The Civic Organization and the Digital Citizen : Communicating Engagement in a Networked Age Hardback
by Chris (Assistant Professor of Journalism and Mass Communication and Faculty Affiliate in the Wells
Part of the Oxford Studies in Digital Politics series
The powerful potential of digital media to engage citizens in political actions has now crossed our news screens many times.
But scholarly focus has tended to be on "networked," anti-institutional forms of collective action, to the neglect of advocacy and service organizations.
This book investigates the changing fortunes of the citizen-civil society relationship by exploring how social changes and innovations in communication technology are transforming theinformation expectations and preferences of many citizens, especially young citizens.
In doing so, it is the first work to bring together theories of civic identity change with research on civic organizations.
Specifically, it argues that a shift in "information styles" may help to explain the disjuncturefelt by many young people when it comes to institutional participation and politics.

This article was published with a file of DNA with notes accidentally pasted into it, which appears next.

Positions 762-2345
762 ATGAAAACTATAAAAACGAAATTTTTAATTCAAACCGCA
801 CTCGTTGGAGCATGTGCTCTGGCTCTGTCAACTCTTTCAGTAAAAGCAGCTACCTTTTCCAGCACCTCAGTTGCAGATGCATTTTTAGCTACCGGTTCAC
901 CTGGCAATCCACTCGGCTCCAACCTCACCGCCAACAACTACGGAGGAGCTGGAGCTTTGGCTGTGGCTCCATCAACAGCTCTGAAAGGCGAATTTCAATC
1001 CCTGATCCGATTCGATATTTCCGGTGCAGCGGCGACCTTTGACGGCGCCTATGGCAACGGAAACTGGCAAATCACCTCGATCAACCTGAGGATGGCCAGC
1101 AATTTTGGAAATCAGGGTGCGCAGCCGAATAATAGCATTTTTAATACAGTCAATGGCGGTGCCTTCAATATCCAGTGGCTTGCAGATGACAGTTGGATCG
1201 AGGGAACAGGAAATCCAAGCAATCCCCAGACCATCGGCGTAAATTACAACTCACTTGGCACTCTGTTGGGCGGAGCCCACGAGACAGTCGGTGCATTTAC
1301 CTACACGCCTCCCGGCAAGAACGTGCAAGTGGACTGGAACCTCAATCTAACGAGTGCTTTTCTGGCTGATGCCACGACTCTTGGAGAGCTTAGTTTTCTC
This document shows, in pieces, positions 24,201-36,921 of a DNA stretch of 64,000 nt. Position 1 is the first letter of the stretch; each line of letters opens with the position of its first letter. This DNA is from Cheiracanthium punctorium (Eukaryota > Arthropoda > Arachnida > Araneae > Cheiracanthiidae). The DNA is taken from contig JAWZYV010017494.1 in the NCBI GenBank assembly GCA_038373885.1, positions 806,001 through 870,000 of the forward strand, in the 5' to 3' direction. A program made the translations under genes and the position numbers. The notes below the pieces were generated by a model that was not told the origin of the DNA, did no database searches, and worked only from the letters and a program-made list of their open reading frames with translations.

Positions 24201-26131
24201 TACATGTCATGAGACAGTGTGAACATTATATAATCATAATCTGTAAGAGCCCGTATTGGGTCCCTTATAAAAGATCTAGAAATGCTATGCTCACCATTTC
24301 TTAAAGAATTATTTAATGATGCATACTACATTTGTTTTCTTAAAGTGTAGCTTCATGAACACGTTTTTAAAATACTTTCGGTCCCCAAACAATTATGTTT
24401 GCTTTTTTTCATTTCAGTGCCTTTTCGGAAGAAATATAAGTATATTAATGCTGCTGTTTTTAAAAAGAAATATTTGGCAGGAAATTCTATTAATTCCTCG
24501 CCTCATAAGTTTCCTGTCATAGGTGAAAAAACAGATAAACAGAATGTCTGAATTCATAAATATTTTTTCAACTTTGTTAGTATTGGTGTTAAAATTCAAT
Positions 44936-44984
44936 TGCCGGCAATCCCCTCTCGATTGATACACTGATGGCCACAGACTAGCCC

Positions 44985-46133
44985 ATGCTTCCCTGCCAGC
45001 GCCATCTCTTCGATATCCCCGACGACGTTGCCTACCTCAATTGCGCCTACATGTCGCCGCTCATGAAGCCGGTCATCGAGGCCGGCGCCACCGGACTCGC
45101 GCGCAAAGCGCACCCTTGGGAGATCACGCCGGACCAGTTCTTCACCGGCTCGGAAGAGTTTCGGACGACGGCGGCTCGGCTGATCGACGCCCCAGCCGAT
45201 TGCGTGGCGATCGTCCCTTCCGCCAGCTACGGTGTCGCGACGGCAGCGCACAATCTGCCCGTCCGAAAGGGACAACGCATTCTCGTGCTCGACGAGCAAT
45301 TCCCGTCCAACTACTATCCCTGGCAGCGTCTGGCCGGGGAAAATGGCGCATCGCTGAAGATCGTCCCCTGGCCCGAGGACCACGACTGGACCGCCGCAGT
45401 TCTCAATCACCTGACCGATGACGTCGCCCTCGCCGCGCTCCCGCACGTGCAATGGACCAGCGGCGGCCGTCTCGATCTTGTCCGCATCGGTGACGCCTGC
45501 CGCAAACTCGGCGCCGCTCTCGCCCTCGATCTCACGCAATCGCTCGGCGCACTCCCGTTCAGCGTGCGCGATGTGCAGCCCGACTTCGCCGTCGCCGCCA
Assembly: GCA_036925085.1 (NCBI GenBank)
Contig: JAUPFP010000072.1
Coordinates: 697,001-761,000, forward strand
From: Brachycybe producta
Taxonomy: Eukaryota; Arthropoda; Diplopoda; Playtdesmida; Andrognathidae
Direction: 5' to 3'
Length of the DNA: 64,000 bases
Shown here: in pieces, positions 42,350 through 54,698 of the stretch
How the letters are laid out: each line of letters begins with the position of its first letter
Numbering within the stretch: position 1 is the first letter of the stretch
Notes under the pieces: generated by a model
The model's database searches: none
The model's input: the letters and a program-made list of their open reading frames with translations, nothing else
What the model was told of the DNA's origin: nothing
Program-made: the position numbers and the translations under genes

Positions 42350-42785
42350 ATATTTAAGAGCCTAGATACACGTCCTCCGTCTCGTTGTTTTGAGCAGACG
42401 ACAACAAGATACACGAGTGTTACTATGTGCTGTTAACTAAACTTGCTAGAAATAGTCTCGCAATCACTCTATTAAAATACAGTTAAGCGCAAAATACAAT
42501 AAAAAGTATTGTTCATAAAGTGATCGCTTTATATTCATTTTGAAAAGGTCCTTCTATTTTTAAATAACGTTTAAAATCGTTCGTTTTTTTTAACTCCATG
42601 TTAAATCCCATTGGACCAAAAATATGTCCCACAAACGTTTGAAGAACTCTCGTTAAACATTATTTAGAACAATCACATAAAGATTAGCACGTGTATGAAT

The book theorizes two paradigms of information style: a dutiful style, which was rooted in the society, communication system and citizen norms of the modern era, and an actualizing style, which constitutes the set of information practices and expectations of the young citizens of late modernity for whom interactive digital media are the norm.
Hypothesizing that civil society institutions have difficultyadapting to the norms and practices of the actualizing information style, two empirical studies apply the dutiful/actualizing framework to innovative content analyses of organizations' online communications-on their websites, and through Facebook.
Results demonstrate that with intriguing exceptions, mostmajor civil society organizations use digital media more in line with dutiful information norms than actualizing ones: they tend to broadcast strategic messages to an audience of receivers, rather than encouraging participation or exchange among an active set of participants.
The book concludes with a discussion of the tensions inherent in bureaucratic organizations trying to adapt to an actualizing information style, and recommendations for how they may more successfully do so.
- Format: Hardback
- Pages: 272 pages
- Publisher: Oxford University Press Inc
- Publication Date: 10/09/2015
- Category: Communication studies
- ISBN: 9780190203610